Note: As of October 2008, all zymurgy
& homebrewing portions of this website will no longer be
updated. The content has been left intact for
Over the years AaronPackard.net has received a lot of
emails inquiring about the various terms, equipment, and
techniques used for homebrewing. If you are a beginner
at homebrewing, or just intend to makes a single batch
of homebrew, the following may be helpful.
large stainless steel pot is an important piece of
equipment for boiling the wort mixture. One or two pots
can be used, depending on the amount of wort to be
prepared. Pots that are made from other metals,
including copper, should not be used, as they may affect
the taste of the resultant homebrew. Though they can be
an expensive purchase, homebrewers should always use
glass carboy comes in several sizes, ranging from 3
gallons to over 7 gallons. When fermenting using a glass
carboy, homebrewers should always use one which exceeds
the amount of wort that is to be fermented. That is, if
a 5 gallon batch of homebrew is prepared, it is best to
use a 7 gallon carboy.
Carboys can be purchased at many homebrew supply stores.
Sometimes they can also be obtained for a lesser cost
from companies that supply office drinking water. It
should be noted that it is best to stay away from
plastic carboys. Some plastic carboys can affect the
taste of the finished homebrew.
addition to using a glass carboy, some beer recipes call
for using a plastic bucket for fermenting a wort
mixture. Homebrewers should ensure that the buckets they
use are 'food grade', and have never been used to store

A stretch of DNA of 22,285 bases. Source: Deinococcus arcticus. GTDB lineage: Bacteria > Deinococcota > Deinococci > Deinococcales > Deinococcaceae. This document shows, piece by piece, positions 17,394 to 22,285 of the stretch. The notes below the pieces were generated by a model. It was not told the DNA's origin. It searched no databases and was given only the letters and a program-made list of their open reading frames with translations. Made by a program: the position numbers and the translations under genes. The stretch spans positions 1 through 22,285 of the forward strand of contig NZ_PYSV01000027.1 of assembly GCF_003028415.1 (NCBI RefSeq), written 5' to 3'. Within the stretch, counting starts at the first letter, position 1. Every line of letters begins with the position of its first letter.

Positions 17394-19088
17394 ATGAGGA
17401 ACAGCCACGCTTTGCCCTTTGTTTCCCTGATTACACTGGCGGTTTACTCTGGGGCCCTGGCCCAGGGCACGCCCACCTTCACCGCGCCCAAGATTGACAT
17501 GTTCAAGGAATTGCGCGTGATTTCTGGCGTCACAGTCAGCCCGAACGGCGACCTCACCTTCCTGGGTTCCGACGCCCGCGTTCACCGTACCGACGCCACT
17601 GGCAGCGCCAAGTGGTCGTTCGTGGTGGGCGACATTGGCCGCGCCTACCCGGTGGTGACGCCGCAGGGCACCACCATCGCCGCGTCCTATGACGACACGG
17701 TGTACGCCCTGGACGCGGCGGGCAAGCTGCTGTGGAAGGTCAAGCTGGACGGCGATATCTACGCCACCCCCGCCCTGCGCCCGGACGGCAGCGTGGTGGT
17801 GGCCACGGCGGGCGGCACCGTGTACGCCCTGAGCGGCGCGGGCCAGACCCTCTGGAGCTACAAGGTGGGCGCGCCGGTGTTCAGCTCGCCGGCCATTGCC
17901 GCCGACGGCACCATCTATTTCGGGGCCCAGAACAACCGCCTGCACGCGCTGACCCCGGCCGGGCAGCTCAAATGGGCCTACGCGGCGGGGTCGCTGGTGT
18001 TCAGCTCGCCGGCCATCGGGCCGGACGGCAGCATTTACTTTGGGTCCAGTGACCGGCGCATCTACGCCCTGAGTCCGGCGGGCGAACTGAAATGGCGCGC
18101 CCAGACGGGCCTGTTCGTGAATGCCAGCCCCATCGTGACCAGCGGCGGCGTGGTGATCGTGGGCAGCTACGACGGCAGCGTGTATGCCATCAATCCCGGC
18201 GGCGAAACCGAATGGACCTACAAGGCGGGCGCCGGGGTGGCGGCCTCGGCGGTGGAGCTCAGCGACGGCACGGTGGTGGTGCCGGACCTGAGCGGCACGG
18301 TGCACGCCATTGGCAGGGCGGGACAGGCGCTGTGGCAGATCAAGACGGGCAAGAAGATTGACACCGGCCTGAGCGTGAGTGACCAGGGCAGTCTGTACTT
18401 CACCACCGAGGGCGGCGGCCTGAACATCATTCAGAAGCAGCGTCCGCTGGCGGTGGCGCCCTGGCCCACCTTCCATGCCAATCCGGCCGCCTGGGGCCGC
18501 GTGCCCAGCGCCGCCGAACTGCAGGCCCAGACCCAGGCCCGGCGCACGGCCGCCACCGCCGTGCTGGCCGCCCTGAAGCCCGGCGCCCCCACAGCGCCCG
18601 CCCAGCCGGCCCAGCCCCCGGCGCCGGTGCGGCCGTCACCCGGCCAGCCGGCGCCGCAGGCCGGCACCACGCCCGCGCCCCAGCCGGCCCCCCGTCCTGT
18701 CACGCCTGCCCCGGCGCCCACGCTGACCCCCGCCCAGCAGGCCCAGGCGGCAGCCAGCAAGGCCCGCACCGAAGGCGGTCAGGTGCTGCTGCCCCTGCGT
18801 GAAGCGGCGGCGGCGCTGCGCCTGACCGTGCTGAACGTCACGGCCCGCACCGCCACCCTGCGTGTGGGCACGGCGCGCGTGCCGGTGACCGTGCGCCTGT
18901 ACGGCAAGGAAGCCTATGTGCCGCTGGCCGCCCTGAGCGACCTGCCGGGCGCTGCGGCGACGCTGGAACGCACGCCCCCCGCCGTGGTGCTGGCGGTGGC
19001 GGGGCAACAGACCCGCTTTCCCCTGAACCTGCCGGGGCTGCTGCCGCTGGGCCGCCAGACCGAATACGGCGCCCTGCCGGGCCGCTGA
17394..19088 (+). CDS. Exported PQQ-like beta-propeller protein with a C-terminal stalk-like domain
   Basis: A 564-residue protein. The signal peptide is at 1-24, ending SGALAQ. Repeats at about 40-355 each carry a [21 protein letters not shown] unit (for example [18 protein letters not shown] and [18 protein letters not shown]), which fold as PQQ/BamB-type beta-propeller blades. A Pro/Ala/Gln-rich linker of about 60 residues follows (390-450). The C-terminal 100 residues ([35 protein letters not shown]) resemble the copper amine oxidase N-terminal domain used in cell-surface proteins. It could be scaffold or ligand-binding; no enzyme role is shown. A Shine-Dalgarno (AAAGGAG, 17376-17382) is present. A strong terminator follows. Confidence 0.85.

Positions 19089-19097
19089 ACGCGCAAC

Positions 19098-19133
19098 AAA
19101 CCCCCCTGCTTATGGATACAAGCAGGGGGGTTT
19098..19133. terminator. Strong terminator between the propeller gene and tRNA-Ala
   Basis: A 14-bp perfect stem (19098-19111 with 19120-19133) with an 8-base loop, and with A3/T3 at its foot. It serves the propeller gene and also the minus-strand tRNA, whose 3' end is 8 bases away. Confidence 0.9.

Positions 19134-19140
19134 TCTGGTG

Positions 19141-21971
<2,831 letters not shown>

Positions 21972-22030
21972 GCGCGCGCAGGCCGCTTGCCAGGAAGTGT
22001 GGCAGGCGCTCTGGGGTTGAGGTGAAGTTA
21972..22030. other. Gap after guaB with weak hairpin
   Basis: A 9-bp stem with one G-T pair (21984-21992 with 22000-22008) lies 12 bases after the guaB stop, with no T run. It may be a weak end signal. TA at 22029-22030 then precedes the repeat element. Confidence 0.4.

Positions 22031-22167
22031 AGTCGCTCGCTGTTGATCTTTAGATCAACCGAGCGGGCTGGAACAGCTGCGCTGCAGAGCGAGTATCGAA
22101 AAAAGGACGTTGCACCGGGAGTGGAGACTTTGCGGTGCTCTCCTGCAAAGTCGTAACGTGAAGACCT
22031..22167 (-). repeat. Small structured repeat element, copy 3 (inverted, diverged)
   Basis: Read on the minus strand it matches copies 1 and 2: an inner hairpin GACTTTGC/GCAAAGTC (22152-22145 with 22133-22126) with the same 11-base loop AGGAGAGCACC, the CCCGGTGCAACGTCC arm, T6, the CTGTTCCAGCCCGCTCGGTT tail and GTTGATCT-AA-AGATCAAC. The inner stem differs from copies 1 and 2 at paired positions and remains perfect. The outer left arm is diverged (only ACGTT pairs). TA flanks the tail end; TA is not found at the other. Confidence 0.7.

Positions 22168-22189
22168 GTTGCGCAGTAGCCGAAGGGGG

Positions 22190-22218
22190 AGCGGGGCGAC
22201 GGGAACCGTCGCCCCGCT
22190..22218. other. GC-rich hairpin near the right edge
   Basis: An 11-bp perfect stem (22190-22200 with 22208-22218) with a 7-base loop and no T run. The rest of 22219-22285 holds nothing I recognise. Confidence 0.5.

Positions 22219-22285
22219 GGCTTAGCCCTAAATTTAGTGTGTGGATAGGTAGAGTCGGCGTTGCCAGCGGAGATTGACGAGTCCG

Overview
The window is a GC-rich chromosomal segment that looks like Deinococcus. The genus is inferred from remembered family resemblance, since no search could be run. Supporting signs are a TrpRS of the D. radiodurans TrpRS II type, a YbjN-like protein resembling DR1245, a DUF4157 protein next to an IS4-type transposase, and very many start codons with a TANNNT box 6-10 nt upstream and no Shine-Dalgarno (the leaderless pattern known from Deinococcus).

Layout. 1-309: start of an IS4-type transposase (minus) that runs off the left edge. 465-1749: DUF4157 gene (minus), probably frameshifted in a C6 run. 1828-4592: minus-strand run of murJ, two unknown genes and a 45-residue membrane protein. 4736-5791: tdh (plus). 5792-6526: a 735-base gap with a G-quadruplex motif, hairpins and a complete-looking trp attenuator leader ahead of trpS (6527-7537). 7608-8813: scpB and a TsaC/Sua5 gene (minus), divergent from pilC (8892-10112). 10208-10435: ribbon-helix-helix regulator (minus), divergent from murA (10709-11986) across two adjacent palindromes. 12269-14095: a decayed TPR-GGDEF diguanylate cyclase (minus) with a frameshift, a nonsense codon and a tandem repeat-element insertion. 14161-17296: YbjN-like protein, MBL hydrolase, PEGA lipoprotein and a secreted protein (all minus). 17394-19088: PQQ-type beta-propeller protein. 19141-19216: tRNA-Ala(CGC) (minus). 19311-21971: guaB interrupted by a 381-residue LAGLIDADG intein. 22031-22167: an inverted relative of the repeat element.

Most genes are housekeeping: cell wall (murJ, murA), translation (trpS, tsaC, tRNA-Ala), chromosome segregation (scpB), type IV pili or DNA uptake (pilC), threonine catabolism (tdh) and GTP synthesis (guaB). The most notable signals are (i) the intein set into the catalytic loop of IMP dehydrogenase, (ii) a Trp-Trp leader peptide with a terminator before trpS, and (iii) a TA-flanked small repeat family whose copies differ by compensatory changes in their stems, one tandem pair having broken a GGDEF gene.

anything other than food. They should also ensure that
the bucket comes with a sealable lid. Most sealable lids
have a rubber gasket that sits within the rim of the
lid. The gasket provides an airtight seal.
Sometimes food-grade buckets can be obtained from
bakeries and grocery stores. Many of the cake mixes and
other baking powders that bakeries use come in plastic
food grade buckets. I have had a lot of success
obtaining food grade buckets from bakeries and
supermarkets, which in the long-run, have saved a lot of
fundamental must when homebrewing, all equipment,
utensils, surfaces, tubing, bottles, and vessels must be
properly sanitized before use and during preparation.
Sanitation is key to avoid any bacterial contamination
that will ruin homebrew. B-Brite sanitizing powder is
the brand that I use when homebrewing. Other
alternatives exist, such as using a diluted mixture of
chlorine bleach, however, I have found that using
B-Brite has been the most convenient method for
are several varieties of airlocks available on the
market. I have found that this variety has worked the
best. All airlocks essentially allow carbon dioxide to
exit the fermenting vessel while not allowing any air
into the vessel. Airlocks work by creating a water-seal,
much like elbow joints do in household drains. Airlocks
are also an important must - as fermenting vessels
should be completely sealed with the exception of the
airlock itself. If an airlock is not used, there is a
risk that enough pressure could be built up in a sealed
fermenting vessel to cause a mini-explosion.
plastic tubing is also a must with homebrewing. It
should also be carefully sanitized before each use.
Plastic tubing will need to be used when transferring
wort from a primary fermenter into a secondary
Carefully and slowly using plastic tubing to transfer
the wort should be emphasized - rather than simply
pouring the wort mixture from one bucket to another. By
pouring one bucket into another, there is a risk of
'aeration', which may allow too much oxygen to become
mixed into the wort mixture, and hence provide the right
conditions for bacterial infection.
All standard homebrewing implements - bottlers, clamps,